He wondered if the plan to kill the overseer had been betrayed. He was sure of Virgil, less sure of Lark. Lark was new. Old Ben would never; he was too old to care one way or the other. The cook boy, perhaps. He stayed all day at the barracoon, cleaning and cooking; perhaps his loyalty was with the whites. But if Gordon knew the plan, what was he waiting for?

    Suddenly, Caesar decided it was time to act. The decision came suddenly; it didn’t seem to result from conscious thought. It was there. Time to go. He had assumed that the attack should come at the morning or perhaps at the evening, because they were all together; but what entered his mind now was the idea that there was little to be gained from involving the other slaves.

    He sank the head of the pick into a root on purpose, tested it to be sure that it wouldn’t come out easily, and crept off into the swamp. If discovered, he could say he was looking for another man with an ax or mattock to help him cut the pick free. He climbed a short ridge to his left and followed a game trail along it, then moved as quietly as he could through the undergrowth, parallel to the line of workers. He had to know where Gordon was. He was not going to lie sleepless another night and be disappointed. Freedom was no longer something he wanted in the future; his hands and his maimed leg demanded it immediately.

    He came abreast of Virgil, who was working silently. All the singing had stopped; they had figured that it could be used to track the location of their work, and that if it stopped on the day they went for the overseers, it might warn them. No one questioned the end of the songs. Very few of the men knew why they stopped. Virgil hefted his ax and slipped a fascine knife from behind a tuft of brush. He handed it to Caesar.

    “Now?”

    “I’m goin’ to fin’ him. Find him.”

    “And?”

    “And then we take him, you an’ me.”

    “What about Lark?”

    “Just you and me, Virgil.”

    “I’m with you.” Virgil didn’t sound calm, but he was clearly resolved. It lifted Caesar’s spirits.

    If Virgil wanted to question why Lark had ceased to enjoy Caesar’s confidence, he didn’t. Caesar slipped back into the brush, the heavy fascine knife held in his left hand. It had a vicious hook and an ax blade on the back, meant for cutting brush. This one was painted bright red, to make it easier to find when a careless man left it on the ground.

    Caesar’s heart began to beat faster. He moved easily now, the sun having warmed his aching bones but not yet sapped his strength. Virgil made considerably more noise. Caesar stopped and pointed. They were past their own gang, back toward the barracoon, the cabins, and the tilled fields. Keller was relieving himself into their ditch. He had the large knife at his belt and no other weapon. Caesar looked at Virgil, whose lips were a little pale, and he nodded. Caesar moved warily into the open to a patch of cat-tails, making the dry winter grass rustle, but Keller didn’t move, still splashing the ditch with his urine and grunting a little, as if pleased with himself. Caesar made it to the reeds. He stood very still, hidden only by the man’s position and the merest fringe of green, and breathed slowly through his mouth, spreading his hands wide for balance. He had practiced with his brothers, but his one experience of combat had not prepared him for this. His hands ached as if maimed. He took one long delicate step into the reeds that stood between him and his prey, placing his weight gradually down on a rotting stump that supported the little patch of dry ground. Keller began to button the flap of his breeches, his little grunts odd and faintly disgusting.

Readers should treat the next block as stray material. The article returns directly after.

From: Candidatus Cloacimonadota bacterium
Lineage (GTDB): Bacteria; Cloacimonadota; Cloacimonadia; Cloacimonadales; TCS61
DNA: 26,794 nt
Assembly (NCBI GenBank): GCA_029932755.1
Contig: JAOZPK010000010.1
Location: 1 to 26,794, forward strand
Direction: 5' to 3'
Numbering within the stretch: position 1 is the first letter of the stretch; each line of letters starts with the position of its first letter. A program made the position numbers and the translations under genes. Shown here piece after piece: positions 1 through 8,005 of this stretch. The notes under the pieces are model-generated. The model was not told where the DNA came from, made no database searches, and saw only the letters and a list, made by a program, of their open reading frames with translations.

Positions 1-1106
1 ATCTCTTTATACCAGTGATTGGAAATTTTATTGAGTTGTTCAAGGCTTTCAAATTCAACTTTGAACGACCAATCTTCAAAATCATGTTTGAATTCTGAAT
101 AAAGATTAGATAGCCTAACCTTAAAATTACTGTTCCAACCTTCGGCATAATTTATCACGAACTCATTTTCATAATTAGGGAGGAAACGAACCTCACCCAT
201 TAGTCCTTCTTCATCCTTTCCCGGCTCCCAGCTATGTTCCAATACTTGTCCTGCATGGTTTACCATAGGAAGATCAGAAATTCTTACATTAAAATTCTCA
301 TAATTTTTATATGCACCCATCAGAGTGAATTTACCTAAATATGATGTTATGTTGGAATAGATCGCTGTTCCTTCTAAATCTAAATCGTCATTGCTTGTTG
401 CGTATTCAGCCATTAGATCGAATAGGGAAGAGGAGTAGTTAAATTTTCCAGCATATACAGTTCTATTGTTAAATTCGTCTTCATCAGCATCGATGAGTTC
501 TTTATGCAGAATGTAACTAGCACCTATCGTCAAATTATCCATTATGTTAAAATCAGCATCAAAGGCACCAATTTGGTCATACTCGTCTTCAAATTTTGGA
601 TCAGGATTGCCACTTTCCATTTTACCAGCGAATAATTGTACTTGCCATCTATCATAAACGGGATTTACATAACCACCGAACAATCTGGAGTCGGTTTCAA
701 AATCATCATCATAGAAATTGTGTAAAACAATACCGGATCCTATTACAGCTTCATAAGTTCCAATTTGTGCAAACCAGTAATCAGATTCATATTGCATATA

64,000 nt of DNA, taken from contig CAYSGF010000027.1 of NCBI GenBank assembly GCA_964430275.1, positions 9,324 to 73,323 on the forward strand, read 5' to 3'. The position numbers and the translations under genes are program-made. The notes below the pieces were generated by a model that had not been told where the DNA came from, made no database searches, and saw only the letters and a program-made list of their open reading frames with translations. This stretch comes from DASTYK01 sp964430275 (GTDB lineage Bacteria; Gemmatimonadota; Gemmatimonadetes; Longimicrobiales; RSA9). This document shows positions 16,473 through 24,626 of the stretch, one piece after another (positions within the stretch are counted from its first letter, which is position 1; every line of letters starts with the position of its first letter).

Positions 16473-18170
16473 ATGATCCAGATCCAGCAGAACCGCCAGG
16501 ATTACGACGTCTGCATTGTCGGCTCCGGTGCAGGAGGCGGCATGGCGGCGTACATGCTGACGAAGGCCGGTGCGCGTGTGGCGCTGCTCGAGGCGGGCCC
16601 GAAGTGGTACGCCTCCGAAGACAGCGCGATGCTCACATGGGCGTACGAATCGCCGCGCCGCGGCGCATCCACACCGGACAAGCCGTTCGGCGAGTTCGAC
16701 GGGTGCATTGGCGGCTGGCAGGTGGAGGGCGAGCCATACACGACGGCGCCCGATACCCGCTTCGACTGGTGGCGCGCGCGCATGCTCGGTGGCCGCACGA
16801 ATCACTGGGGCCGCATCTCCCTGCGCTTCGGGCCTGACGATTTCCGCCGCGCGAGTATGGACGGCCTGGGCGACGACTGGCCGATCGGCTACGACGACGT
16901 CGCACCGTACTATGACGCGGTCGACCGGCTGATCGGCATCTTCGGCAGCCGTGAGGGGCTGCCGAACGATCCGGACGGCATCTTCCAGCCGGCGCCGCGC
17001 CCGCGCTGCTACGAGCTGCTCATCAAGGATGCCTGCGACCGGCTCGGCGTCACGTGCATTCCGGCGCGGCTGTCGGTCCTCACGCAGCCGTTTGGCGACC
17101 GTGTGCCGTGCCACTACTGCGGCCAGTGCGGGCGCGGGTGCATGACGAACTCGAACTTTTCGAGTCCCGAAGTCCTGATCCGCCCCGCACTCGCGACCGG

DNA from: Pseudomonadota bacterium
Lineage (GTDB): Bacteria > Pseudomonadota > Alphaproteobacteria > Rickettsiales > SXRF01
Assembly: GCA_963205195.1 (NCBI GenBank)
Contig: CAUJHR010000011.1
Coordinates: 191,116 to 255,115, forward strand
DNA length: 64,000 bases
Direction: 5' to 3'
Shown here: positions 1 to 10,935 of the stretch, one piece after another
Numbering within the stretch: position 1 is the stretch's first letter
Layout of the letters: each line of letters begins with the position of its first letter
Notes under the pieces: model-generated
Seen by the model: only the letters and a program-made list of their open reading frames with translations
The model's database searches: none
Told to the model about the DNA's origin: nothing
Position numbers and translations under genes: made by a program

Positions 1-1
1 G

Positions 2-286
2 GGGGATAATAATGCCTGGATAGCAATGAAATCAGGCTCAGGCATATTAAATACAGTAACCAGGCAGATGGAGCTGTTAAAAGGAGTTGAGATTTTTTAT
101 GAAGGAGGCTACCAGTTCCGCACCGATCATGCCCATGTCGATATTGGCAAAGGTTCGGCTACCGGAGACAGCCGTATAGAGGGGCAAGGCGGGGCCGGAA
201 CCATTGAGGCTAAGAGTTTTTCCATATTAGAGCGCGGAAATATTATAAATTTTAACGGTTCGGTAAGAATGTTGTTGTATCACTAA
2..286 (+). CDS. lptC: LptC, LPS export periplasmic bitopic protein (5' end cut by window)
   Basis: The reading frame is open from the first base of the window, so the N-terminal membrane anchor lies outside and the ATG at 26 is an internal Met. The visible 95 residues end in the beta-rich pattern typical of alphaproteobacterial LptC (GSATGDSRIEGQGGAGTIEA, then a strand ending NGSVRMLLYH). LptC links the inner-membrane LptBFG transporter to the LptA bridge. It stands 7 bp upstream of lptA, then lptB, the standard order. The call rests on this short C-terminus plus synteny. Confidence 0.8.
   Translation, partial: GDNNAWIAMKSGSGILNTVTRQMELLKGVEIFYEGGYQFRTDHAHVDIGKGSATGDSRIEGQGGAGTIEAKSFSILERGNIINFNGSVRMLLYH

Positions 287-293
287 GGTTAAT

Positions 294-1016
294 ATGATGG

Caesar could smell his urine and his fetid breath. He waited until he heard the boy exhale and he leaned out carefully and pounced, his hand gripping Keller’s throat like a band of iron. The boy’s eyes were huge. Only now did Caesar really see how young he was, but he ripped the big knife free and stabbed, upwards as he had been taught, through the vitals and into the heart, pressing the boy back against his own chest and twisting the knife while his other hand kept the wind from the boy’s lungs. Virgil appeared in front of him and his ax shattered the boy’s skull.

    There was no end to the blood from the head and from the heart. It stained all the water in the ditch in a moment. The boy was dead; he hadn’t made a noise, and already the flies were coming. Caesar took a deep breath and stripped the boy’s shirt, slave cotton, as poorly made as his own, over the corpse’s head. It was soaked with blood, but he used the back to mop his hands and face. He threw it to Virgil, who was still standing, shocked, by the corpse, staring at the ruin he had made of the boy’s head. Caesar ripped some ferns from the ground and used them to wipe the blade of the knife. It was a better knife than he had expected, a heavy blade with fine decoration on the backbone and a riveted wood grip. It reminded him of trade knives in Africa, a little heavier, but much the same.